A rescue boat built by Welsh students has been honoured as an engineering icon - on a par with Concorde and London's Tower Bridge.
The rigid inflatable boat (RIB) was put together by students from the independent UWC Atlantic College in the Vale of Glamorgan in the early 1960s.
It has gone on to become the world's most widely used inshore rescue boat.
The RIB has been awarded the Engineering Heritage Award by the Institution of Mechanical Engineers.
Past recipients of the award include the Jaguar E Type car, the Concorde aircraft and the Bletchley Park Bombe decryption machine Enigma, designed by Alan Turing.
The original RIB named "Naomi" has been fully restored and was described by the award committee as a "very important engineering artefact".
The boat's design was conceived by the first headmaster of Atlantic College, Rear-Admiral Desmond Hoare, before being built and test-driven by the college's students.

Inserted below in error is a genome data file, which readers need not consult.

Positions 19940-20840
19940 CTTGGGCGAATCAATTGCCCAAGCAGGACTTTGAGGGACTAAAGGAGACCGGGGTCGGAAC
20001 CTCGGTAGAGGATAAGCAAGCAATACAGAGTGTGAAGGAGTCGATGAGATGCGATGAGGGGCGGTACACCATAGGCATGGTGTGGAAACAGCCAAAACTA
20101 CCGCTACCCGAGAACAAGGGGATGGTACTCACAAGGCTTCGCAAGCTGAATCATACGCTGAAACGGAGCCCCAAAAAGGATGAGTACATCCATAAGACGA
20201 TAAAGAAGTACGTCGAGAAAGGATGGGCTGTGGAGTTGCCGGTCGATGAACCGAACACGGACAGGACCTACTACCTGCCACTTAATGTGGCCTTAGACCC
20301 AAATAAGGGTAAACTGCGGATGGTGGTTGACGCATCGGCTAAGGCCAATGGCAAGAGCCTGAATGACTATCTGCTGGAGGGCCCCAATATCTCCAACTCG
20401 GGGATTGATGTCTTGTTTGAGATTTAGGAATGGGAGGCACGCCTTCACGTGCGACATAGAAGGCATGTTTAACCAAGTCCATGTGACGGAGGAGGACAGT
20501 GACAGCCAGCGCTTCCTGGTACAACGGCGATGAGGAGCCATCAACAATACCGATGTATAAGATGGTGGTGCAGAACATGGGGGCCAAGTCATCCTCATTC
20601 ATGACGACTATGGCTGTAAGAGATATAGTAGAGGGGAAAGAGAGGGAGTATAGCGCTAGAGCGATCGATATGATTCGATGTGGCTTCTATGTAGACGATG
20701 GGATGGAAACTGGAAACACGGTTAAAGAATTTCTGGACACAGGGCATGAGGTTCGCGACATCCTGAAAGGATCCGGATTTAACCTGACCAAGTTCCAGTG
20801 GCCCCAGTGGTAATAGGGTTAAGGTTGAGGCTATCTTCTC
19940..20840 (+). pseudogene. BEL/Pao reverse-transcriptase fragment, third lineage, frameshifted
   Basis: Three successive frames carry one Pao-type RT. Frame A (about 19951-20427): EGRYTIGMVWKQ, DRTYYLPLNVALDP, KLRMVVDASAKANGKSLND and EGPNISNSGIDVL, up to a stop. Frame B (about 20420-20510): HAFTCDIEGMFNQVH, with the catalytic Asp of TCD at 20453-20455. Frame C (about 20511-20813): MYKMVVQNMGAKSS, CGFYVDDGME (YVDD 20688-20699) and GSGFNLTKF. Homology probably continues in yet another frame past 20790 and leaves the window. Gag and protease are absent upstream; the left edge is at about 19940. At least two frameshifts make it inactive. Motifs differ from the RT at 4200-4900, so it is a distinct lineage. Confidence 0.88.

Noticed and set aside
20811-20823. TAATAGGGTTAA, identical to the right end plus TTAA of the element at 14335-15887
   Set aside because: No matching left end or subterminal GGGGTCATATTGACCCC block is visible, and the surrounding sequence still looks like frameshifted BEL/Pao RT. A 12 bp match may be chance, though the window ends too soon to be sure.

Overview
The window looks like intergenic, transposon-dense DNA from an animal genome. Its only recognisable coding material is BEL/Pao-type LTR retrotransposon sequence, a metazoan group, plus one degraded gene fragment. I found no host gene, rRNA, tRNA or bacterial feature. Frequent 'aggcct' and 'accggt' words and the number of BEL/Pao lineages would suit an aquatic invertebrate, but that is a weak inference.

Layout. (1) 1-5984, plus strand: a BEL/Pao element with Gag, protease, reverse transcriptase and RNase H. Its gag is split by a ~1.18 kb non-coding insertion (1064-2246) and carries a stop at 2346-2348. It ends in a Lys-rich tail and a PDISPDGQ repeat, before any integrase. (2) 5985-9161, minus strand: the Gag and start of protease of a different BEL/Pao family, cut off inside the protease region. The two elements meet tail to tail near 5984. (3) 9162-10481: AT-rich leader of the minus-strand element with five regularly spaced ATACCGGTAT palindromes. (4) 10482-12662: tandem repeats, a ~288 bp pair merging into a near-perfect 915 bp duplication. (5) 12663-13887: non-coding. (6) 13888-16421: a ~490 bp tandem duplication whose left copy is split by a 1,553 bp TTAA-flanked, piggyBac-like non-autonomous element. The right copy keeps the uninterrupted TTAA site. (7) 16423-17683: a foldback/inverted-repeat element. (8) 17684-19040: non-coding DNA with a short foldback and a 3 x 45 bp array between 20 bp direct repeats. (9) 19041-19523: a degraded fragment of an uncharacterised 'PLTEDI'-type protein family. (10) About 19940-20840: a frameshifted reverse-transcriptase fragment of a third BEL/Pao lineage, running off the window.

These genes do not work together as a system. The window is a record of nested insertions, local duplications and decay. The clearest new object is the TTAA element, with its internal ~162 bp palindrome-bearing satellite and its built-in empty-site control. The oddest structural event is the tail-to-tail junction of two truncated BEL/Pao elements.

Atlantic College principal John Walmsley said: "It's a huge honour for a project pioneered by our students to win an award along[side] such illustrious previous recipients.
"We will be awarded a red plaque that will be displayed at the seafront on the boathouse next to Naomi."
The award was given in honour of the design and construction of the RIB and also for the gift of the patent to the RNLI "for the humanitarian saving of lives and the global contribution to rescue".
Atlantic College, a coastal boarding school for students from around the world, was founded in 1962 at the 12th Century St Donat's Castle near Llantwit Major.